A high-ranking US government official came to the Valley to talk about expanding world trade opportunities.
Just as almond blossoms have popped open, new agricultural opportunities have opened up around the globe.
Brian Grunenfelder is the Deputy Assistant US Trade Representative. Grunenfelder updated Madera County farmers about new developments on trade agreements.
Farmers complained about costly duty fees, or tariffs, on exported produce.
Tom Rogers of the Madera County Farm Bureau said, "It's the tariffs getting into other countries. We grow I believe the safest product in the world and we just need the opportunity to get it into other countries."
South Korea is an emerging market for valley citrus. More fruit will be shipped there as tariffs are reduced.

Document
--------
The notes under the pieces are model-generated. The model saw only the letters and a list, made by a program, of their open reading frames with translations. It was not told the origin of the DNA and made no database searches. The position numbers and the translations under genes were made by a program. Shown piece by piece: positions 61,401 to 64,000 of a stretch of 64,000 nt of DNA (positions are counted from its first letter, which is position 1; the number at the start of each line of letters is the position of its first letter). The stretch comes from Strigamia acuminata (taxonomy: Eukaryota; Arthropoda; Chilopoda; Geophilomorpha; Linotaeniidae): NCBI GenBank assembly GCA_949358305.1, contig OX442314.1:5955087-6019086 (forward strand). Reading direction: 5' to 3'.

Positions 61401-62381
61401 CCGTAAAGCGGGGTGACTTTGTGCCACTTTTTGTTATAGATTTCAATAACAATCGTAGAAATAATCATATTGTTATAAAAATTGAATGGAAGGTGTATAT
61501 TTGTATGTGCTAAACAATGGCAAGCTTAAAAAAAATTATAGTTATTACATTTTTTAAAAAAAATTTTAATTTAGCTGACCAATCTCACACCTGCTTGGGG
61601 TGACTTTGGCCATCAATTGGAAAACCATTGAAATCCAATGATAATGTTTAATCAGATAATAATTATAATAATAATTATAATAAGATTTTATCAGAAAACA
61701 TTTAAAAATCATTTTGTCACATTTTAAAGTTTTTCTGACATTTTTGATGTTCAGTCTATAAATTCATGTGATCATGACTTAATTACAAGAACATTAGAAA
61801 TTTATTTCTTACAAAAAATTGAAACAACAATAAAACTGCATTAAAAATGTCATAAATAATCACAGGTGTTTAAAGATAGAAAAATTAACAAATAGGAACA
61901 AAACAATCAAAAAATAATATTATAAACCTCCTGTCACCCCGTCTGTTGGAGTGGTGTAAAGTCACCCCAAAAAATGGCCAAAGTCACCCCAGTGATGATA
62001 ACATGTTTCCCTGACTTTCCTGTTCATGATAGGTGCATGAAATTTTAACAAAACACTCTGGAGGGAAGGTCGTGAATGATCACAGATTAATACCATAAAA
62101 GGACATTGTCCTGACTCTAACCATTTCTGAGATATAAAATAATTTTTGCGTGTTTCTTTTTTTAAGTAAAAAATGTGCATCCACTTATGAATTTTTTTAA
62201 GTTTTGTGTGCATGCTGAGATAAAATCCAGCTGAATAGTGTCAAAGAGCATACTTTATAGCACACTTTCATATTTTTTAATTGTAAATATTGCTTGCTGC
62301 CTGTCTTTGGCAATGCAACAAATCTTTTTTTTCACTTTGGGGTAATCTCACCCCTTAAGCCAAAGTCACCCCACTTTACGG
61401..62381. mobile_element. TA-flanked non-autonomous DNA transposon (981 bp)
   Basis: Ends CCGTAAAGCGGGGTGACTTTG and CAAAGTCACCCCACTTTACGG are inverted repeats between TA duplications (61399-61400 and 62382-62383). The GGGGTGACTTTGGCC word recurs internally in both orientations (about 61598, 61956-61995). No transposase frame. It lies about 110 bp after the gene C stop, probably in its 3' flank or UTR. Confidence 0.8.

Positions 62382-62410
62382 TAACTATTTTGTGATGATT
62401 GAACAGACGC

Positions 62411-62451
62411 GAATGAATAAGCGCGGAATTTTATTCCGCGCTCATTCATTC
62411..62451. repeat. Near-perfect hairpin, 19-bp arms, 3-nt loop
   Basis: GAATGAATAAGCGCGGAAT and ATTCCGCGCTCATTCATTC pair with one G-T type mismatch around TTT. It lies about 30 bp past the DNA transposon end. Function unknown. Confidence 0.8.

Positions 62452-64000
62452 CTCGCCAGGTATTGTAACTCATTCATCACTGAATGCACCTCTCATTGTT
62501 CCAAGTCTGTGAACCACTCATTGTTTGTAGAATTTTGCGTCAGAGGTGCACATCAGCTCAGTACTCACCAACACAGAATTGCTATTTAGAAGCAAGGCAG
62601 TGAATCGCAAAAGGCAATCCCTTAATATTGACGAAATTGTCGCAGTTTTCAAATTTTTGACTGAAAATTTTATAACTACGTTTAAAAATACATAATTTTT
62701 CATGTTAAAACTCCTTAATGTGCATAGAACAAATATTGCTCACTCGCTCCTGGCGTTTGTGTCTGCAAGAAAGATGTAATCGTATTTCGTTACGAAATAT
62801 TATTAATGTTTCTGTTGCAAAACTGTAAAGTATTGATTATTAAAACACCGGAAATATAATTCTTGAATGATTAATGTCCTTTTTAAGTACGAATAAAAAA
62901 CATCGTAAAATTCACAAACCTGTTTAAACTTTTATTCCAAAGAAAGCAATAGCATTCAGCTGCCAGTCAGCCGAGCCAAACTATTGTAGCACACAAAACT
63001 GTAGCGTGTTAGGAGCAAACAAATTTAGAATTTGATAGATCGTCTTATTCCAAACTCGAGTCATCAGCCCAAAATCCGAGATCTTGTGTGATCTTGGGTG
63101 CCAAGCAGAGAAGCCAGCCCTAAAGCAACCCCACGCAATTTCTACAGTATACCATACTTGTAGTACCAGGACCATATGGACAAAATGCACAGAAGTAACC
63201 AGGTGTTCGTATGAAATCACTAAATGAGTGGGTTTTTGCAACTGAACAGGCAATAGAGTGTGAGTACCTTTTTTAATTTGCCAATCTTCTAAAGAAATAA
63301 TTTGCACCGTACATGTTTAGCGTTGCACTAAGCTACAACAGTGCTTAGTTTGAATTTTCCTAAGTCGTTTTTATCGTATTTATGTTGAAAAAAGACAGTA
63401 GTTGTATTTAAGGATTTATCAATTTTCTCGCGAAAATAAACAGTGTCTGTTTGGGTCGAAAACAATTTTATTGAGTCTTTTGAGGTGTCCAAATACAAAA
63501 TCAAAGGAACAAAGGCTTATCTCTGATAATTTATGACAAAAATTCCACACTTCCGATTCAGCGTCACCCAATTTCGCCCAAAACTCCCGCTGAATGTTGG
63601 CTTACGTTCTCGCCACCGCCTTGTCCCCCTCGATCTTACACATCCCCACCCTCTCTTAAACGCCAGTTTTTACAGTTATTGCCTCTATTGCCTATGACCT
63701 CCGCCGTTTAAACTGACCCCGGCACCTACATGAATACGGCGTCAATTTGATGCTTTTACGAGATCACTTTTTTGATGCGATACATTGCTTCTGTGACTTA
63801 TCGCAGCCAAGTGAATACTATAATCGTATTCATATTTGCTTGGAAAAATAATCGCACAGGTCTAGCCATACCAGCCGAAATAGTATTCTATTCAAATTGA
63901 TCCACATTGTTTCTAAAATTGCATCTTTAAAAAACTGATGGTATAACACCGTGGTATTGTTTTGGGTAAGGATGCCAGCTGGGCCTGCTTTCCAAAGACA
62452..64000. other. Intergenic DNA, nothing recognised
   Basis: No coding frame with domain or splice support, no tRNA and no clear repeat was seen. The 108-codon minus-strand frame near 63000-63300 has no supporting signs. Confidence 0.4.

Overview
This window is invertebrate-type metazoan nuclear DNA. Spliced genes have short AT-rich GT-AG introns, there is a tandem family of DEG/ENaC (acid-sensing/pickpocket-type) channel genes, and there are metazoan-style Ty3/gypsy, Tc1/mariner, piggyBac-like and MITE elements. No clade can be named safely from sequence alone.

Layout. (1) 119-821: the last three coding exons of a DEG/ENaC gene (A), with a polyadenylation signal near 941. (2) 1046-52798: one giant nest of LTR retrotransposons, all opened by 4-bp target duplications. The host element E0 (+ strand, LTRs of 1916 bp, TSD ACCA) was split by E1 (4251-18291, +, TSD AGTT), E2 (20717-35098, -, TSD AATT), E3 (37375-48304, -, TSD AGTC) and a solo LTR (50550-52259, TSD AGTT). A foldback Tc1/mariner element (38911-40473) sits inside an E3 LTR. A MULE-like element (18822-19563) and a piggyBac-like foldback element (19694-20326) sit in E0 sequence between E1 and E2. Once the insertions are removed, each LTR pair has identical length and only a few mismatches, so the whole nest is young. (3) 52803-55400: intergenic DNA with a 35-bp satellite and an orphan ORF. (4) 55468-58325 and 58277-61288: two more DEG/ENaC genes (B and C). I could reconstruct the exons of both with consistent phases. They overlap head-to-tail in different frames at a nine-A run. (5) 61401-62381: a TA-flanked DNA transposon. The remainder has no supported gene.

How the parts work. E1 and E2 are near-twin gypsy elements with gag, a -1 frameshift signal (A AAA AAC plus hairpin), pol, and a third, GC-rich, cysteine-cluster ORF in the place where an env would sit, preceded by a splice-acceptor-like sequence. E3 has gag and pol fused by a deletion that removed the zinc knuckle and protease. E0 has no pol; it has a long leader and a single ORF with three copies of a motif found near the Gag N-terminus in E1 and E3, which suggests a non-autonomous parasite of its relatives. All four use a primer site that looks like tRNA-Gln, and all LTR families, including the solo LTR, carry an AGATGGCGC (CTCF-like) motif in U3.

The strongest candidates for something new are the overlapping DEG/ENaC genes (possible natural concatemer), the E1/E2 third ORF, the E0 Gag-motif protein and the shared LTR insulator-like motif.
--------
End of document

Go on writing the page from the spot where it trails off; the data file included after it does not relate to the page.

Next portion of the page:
Grunenfelder explained, "We're going to see those start to come down. For example on fresh oranges, just to give you an example, when the agreements implemented on March 15th we'll see the tariff fall from 50 percent to 30 percent."
Global demand for Valley almonds has exploded in recent years. But some growers like Bill Wattenberger said meeting the growing demand will be difficult during drought years.
Wattenberger said, "Production unfortunately is tied to water. Without water there's not going the production to maintain this market."
Grunenfelder said the US has also established strong trade agreements with the countries of Colombia and Panama. "They also are buying intermediate products and consumer products, fresh fruits, vegetables, there are some opportunities there for us."
Grunenfelder added Russia is also a growing market for US grown produce. Last year Russia bought a billion dollars' worth of agricultural products.